Violent clashes between supporters of Syrian President Bashar al-Assad and rebel fighters are showing no signs of abating, and Middle East expert Daniel Newman, a professor at Durham University in Britain, says for at least the next few months, that’s what the world can expect. He spoke with VOA’s Meredith Buel about the Syrian conflict, and said the violence will likely continue to rage unless the combatants can find some way to reach a power-sharing agreement.
On the prospect for an end to the fighting
“[There will be] more bloodshed in the months to come because I think we passed the point of no return a long time ago. And so what we will see is more bloodshed, more displaced people…. I think that the fighting will continue for several months, unless of course, the rebels, the revolutionaries manage to turn things around. But the way things are going, I think that’s highly unlikely. As we have seen, they captured various key areas of Damascus and Aleppo and were subsequently pushed out by the Syrian military, which of course still has sufficient resources in order to withstand what is a very poorly equipped military force.”
On Assad stepping down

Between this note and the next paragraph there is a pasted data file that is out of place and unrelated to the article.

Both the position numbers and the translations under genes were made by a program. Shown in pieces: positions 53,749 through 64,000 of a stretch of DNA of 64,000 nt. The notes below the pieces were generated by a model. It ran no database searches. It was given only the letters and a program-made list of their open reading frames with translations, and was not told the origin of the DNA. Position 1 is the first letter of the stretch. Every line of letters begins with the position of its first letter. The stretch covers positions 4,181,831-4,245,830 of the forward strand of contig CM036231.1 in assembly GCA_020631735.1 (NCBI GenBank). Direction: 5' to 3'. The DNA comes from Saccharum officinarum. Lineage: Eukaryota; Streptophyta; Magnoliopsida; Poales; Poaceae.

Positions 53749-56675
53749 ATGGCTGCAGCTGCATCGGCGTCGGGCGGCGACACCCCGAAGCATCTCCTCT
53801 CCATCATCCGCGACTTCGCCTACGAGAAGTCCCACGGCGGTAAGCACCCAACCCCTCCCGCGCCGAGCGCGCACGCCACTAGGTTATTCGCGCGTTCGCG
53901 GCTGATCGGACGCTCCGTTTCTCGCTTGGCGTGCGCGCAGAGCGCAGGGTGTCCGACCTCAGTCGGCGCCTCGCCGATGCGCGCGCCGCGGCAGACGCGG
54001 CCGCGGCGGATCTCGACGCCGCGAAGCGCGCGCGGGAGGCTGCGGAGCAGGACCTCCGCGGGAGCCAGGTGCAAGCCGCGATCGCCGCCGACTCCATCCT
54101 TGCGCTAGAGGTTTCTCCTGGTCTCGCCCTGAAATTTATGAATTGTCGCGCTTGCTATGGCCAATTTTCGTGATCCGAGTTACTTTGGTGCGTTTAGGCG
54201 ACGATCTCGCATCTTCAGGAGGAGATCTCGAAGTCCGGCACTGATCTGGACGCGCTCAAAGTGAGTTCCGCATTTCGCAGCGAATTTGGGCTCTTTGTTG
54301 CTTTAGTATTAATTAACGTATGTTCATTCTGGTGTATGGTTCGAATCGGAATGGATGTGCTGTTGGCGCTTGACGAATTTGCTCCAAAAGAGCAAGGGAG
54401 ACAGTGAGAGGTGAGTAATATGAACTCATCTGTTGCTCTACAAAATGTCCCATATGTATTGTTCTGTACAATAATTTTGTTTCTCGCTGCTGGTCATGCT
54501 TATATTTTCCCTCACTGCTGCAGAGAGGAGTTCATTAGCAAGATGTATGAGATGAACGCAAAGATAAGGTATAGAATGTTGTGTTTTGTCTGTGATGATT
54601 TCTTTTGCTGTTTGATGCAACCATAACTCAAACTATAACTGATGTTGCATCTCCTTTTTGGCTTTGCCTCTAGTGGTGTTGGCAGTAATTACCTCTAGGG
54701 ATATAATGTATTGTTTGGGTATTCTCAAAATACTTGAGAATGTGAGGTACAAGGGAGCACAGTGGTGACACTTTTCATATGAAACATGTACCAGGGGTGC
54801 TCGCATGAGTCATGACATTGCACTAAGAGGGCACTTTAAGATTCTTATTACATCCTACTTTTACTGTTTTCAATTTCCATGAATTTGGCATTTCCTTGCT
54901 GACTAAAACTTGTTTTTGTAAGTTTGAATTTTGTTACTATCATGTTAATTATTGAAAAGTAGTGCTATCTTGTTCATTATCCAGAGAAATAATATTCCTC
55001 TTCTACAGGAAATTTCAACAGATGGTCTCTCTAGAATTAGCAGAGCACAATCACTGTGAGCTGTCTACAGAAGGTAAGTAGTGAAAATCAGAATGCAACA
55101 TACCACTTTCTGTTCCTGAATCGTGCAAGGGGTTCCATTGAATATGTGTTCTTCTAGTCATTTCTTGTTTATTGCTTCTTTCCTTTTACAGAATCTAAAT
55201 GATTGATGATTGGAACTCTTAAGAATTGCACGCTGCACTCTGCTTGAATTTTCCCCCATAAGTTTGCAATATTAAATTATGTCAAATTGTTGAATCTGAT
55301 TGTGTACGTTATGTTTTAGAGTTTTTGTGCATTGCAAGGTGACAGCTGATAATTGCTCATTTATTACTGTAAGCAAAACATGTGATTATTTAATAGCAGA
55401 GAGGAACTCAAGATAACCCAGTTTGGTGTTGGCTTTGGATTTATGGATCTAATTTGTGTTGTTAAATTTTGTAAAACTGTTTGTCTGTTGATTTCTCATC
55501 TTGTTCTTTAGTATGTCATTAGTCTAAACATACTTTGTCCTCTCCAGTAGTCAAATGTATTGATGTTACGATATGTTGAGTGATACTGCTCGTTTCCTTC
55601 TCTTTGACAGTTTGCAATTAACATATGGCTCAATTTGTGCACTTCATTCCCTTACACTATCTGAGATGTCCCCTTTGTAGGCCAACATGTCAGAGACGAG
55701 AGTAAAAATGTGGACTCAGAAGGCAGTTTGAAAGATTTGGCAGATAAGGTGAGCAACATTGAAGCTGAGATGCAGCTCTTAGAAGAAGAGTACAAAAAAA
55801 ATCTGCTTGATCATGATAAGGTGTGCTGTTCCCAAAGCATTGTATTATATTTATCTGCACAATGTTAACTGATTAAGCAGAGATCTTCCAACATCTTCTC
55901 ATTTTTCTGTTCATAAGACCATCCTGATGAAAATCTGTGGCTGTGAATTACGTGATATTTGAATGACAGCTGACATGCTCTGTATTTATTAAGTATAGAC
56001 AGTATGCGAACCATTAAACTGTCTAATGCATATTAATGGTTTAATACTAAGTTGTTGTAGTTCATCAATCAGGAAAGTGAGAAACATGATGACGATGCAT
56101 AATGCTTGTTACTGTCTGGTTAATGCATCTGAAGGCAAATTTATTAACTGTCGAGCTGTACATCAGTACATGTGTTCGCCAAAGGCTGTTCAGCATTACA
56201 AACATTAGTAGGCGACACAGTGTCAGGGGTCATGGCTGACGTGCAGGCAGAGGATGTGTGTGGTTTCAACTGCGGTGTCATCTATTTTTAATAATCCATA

“I think he is the figurehead of a very powerful Alawite clique. And to put it in very simple terms, the Alawite clique cannot afford to give in, and that’s what makes this conflict such an intractable question. They know that if they surrender, they will be heading toward certain death. You have to imagine we are talking of a regime that has been in power for several decades and has wreaked a lot of misery – a lot of havoc on its population – so giving in means slaughter…. If you listen to the slogans that people are shouting all over the country and have been shouting for the past months, they are about finally settling some scores with the Alawites.”
On a no-fly zone or military intervention
“…I think the enforcement of a no-fly zone will inevitably entail some kind of military action…. And this would inevitably result in retaliation from Iran. This would also draw the Iranian factions in Lebanon, Hezbollah first and foremost, into the conflict. We would have a conflagration in Lebanon, and then of course we would have Sunni mainstays in the Arabian Gulf – Saudi Arabia and Qatar – drawn into that conflict. And then of course the West would get involved – the United States and Great Britain.… On the other hand, we have Russia, and the new superpower on the scene – China – which continues to engage in very negative commentary on anything that the U.S. or Britain proposes along the lines of a no-fly zone or any kind of military pressure.”
Listen to Meredith Buel’s entire interview with Daniel Newman (18:36):
David Byrd is a journalist, writer, video editor and photographer. He is also the host of VOA's American Cafe, a weekly show covering life and culture in the United States.